Saturday, 7 January 2017

best of home-watching 2016

Here’s a list of  the top films I saw at home during this year.

Eastern Boys
Robin Campillo, 2013, France. 
A fascinating gay drama that moves into thriller motifs without losing focus. The early party invasion scene is brilliantly elongated and credible, a thorough masterclass on how to play out a moment in all its tones. It’s cool, slightly detached approach leaves many questions unanswered and thereby capturing an open-ended realism.

Song of the Sea
Tom Moore, 2013, Ireland-Denmark-Belgium-Luxumbourg-France.
A dazzlingly beautiful animation mixing the modern with Celtic Myths. With loss as its central theme, it avoids patronising its potentially young audience and bears a pleasing melancholic tone despite its exuberance and constantly startling with its visuals. 

           Aleksei German, 2013, Russia
Overlong, maybe, but this is the kind of film-making that is haunting, surreal and hallucinatory and bizarre without any use of cinema trickery, just divining those qualities from the oddness of humour behaviour and set design.

Alan Clark, 1974, UK
A film that captures the variety of overlapping themes that characterise many bildungsroman in literature but often abridged in cinema. Baffling and dated it may be for some, but rarely has the complex shifting of a young person’s delusions been so richly captured.


Andrey Zvyagintsev, 2014, Russia
Where Zvyagintsev’s ‘The Return’ bore immediate emotional resonance, ‘Leviathan’ is far more insidious. Small town politics prove an insurmountable obstacle and overwhelmingly mean-spirited force that destroys anyone that gets in its way. 

Slow West
John  Mclean, 2015, UK-New Zealand
Possibly the opposite of the more naturalistic style of modern Westerns such as ‘The Homesman’ and ‘Bone Tomahawk’, nevertheless ‘Slow West’ has an artiness that comes across like a perfectly contrived short story. With the excellent closing shoot-out, the narrative reveals its true colours.

       Radu Jude, 2015, Romania-Bulgaria-Czech Republic-France
Not so far from ‘Embrace of the Serpent’ in conjuring up another era to explicate on a lost culture and the timelessness of prejudice.


Microbe and Gasoline
          Michel Gondry, 2015, France
Wherein the rough and sensitive nature of adolescence finds perfect juncture with Gondry’s magic realism, inventiveness and sad-sack humour. A film whose attitude doesn’t seem to care what the adults think.

         James Ward Byrkit, 2013, USA-UK
A sci-fi horror story about reality failing you. A triumph of low-budget film-making where the puzzle-box narrative dominates.

      John Favreau, 2016, UK-USA
Nope, it’s not as cuddly as the original animation and there be objections to the differences, and maybe I felt it more threatening than others did (but then it’s been called ‘The Revenant’ for kids by more than one reviewer), but I was beguiled at its oddness and the rendering of talking animals. One can also see a message of hope with the ultimate all-coming-together-to-defeat-a-common-foe. It doesn’t quite fully gel all its elements but it cheekily cherry-picks the best from the original animation while staking out more of a tone that feels closer to ‘The Lord of the Rings’.

The Assassin
  Hsiao-Hsien Hou, 2015, Taiwan-China-Hong Kong-France
Another film that won me over due to its oddness and elusive qualities, as well as being lush and literary. Another film where multiple viewings will reveal more and more.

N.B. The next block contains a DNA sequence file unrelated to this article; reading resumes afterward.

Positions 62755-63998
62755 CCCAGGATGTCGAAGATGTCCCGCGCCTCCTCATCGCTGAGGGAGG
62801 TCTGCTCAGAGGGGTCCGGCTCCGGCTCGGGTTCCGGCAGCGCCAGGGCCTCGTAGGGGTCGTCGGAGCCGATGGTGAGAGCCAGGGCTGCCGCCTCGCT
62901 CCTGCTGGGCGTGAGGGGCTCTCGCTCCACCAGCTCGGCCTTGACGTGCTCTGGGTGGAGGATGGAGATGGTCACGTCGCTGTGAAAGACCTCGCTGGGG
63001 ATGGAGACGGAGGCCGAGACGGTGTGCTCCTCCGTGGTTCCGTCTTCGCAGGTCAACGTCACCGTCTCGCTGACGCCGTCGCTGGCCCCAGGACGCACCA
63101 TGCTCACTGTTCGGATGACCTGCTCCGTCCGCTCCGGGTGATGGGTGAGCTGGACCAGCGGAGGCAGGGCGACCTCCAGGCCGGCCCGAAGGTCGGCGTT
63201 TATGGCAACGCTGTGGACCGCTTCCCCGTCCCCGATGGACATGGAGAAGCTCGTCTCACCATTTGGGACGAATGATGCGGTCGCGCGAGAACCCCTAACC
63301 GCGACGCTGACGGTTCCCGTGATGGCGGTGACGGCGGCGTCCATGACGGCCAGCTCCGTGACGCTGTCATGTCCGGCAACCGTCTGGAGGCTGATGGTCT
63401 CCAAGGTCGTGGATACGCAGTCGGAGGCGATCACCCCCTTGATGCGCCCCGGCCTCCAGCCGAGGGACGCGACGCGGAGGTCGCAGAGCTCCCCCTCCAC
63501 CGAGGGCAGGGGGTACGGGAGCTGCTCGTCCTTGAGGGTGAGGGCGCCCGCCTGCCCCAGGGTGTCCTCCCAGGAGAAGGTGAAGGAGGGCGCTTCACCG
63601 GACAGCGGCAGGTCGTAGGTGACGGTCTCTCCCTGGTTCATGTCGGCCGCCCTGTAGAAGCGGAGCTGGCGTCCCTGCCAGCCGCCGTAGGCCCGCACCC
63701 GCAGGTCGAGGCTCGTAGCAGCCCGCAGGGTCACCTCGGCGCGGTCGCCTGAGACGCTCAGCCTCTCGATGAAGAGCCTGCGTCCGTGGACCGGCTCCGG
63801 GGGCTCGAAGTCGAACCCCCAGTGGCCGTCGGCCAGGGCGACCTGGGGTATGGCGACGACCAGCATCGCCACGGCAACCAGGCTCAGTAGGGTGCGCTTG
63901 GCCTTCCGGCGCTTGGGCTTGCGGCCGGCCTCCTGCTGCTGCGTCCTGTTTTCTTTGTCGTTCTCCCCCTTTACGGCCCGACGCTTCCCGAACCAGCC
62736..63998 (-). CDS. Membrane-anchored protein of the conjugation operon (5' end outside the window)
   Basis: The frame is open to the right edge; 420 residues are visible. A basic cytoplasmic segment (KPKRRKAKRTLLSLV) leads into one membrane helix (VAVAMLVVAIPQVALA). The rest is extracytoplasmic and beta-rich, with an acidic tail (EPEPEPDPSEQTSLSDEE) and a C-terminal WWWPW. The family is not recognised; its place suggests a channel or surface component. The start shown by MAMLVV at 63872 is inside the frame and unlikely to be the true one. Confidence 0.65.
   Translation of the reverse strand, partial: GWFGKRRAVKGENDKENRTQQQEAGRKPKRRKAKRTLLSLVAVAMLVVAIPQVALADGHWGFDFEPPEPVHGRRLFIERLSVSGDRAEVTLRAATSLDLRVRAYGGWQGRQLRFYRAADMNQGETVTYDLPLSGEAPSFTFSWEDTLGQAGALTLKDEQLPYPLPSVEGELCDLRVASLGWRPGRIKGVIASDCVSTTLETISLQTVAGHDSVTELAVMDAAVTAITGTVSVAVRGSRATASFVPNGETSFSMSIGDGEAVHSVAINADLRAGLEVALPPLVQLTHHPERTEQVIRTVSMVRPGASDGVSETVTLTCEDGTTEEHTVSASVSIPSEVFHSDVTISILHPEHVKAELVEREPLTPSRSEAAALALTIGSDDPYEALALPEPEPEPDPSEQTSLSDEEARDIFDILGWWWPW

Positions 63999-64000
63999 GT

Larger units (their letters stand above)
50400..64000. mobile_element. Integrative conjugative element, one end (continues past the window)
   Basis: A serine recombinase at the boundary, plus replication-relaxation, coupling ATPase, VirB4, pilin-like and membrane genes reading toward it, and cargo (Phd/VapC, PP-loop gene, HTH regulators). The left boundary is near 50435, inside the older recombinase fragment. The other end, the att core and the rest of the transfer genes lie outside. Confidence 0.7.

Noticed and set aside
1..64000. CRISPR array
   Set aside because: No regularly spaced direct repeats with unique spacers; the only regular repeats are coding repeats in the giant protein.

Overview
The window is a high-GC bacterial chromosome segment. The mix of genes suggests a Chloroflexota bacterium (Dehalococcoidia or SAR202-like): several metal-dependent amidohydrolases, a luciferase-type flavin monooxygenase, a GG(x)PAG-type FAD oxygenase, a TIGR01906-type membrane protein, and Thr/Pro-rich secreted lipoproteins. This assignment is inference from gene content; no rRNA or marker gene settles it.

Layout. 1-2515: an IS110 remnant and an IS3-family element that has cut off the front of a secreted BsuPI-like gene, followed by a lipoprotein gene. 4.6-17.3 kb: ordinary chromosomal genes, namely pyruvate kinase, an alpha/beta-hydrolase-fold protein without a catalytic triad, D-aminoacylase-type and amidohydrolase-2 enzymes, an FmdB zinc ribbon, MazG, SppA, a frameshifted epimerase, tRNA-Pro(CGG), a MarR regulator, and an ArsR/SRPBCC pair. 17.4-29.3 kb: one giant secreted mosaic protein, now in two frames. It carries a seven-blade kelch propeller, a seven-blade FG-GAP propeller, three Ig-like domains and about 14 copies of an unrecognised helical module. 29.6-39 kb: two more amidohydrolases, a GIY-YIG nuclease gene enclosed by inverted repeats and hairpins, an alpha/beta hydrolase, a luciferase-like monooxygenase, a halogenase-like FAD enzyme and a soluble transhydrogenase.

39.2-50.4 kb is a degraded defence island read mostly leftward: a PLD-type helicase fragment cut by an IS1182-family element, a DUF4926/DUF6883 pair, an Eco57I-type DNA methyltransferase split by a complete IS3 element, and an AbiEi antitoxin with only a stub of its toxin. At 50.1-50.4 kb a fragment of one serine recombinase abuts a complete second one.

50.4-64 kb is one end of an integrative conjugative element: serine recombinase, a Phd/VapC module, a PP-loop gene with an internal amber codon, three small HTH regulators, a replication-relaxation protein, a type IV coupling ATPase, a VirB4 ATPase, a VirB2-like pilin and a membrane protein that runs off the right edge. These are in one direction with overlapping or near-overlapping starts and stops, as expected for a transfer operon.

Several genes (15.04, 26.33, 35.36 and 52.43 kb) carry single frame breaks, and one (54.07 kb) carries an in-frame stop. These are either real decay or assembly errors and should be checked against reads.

Force Majeure
  Ruben Östlund, 2014, Sweden-France-Norway-Denmark
Against the backdrop of brochure cleanliness and clarity plays out a tale of the more undesirable attributes that make up a personality: attributes like cowardice. That clean look and the precise style make this fell like a dissection of a family where being on holiday can't protect you from your flaws.

The Firm
           Alan Clarke, 19890, UK
Clarke’s no-nonsense portrait of a community of football hooligans, unable to band together to beat a perceived common foe because they can barely express themselves beyond insults and posturing. 

      Lucile Hadzihalilovic, 2015, France-Belgium-Spain
Another triumph of oddness, the kind ordinarily relegated to short films and all too rare in horror cinema. Surreal, mysterious and disturbing.

       Toke Constantin Hebbeln, 2006, Germany
A small tale of a boy losing it all and then getting out of town dressed up in a fairy-tale like atmosphere and the appearance of magic-realist diversions, even if fantastical things don’t really happen. 

Captain Phillips
        Paul Greengrass, 2013, USA
Where Greengrass’ hand-held style proves ideal for the claustrophobia of a ship being hijacked. Tom Hanks has probably never been so good: earnest, trained, afraid and smart. Those final moments where he can finally let go of the composure he has shown all along are riveting and exemplary, the camera joining in with the professionals around him by never letting him alone.   

Re-uniting with:
Films I watched again and found better than ever

The Brood
        David Cronenberg, Canada, 1979
The pinnacle of domestic drama finding such chilling expression through horror. There's something furiously aggrieved in here. Oliver Reed’s quiet, silky tones prove the film’s secret weapon, never allowing his character to overbalance the whole thing into trite melodrama of “mad scientist” tropes.

Sidney Lumet, USA, 1976
Prescient, chilling and insightful, now more than ever.

I should know better, but…

       Eduardo Sanchex, 2014, USA
Despite everything, that final close-up of the sasquatch meant I forgave so much.

        Noel Marshall, 1981, USA
It’s been called the most dangerous film-shoot of all time… well, it’s certainly a pinnacle in the WTF files of film-making. It doesn’t even come into the so-bad-it’s-good pile– it’s something else.

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